“When I joined the army, I took an oath. I swore to defend my country, no matter what, as well as my friends next to me. And, that is what I did.”
What makes a hero: Could any one of us match the courage and strength of First Sergeant Yogev Ofir, then the 22-year-old commander of a unit in the Nahal Infantry Brigade? His unit was ambushed in Gaza, killing two soldiers and seriously wounding 15 others.
Yogev was the last man standing, despite his own grievous wounds, after dragging his injured comrades to safety. The force was attacked from all directions, but Yogev noticed a narrow corridor through which he began evacuating as many of his wounded men as possible.
When he ran out of ammunition, he took that of his wounded comrades so he could persist in providing cover for his evacuation efforts. He continued to treat and encourage the wounded fighters. At the same time, he returned fire, even though he himself had been wounded during the fierce battle.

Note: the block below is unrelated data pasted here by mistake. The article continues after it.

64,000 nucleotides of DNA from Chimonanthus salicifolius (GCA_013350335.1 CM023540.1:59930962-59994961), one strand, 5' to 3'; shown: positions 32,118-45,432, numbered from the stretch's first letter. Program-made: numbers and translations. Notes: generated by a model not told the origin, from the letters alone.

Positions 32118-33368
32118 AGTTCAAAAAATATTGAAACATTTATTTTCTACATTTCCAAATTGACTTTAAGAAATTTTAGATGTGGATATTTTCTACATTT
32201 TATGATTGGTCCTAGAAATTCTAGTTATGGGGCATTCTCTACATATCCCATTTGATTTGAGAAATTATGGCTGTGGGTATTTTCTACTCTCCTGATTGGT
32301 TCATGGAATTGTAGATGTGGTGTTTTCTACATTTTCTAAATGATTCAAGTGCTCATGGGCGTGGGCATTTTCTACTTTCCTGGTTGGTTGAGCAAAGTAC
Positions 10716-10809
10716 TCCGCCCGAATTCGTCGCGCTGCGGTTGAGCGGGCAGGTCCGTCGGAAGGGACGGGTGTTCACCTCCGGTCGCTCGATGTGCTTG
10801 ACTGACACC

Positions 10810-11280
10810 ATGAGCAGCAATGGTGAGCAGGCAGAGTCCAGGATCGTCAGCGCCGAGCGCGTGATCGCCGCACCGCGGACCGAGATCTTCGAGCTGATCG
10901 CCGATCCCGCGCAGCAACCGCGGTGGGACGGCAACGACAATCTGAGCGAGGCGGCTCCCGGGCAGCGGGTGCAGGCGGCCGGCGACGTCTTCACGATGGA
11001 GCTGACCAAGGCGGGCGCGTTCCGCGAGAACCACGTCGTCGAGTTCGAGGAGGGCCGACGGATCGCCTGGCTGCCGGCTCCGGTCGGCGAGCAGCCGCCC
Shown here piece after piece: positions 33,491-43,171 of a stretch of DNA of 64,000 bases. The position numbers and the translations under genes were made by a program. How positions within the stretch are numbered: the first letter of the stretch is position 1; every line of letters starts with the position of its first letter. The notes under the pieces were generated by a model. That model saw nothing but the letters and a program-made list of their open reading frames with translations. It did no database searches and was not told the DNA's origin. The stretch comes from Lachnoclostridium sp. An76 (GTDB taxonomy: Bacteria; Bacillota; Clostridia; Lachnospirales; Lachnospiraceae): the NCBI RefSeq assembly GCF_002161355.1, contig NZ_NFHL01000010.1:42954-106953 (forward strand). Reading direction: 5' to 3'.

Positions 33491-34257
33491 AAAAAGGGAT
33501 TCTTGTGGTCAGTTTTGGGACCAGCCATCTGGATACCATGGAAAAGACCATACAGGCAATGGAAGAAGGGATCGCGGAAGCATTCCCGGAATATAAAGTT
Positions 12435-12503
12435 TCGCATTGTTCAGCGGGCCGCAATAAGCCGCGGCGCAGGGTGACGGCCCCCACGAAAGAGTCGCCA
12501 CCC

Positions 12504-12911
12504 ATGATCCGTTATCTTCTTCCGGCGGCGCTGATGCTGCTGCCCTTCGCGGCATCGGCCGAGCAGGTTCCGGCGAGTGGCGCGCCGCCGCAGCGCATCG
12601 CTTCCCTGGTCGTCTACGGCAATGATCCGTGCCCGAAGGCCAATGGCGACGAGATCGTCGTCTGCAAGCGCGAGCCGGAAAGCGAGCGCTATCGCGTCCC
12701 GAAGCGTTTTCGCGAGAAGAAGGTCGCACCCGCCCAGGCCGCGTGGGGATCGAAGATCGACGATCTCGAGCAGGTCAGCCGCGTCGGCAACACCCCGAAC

When Yogev finally reached the evacuation crew, he collapsed from exhaustion. He had shrapnel wounds all over his body, and was unable to move his left leg. He has worked hard at Beit Halochem to regain his strength and mobility. He is an enthusiastic member of the Beit Halochem Wall Climbing Club, he has overcome his earlier fears of being wheelchair bound.
He also suffers from PTSD, which brings him back again and again to the same battle. It remains engraved in his soul. “I wake in the middle of the night … with a recurrent nightmare – lots of blood, lots of noise. I have to accept that this is part of my life,” he muses. “Things are okay – I am very optimistic.”
For his courageous actions, Yogev Ofir was decorated by Lt. General Benny Ganz, Chief of Staff of the IDF at the time.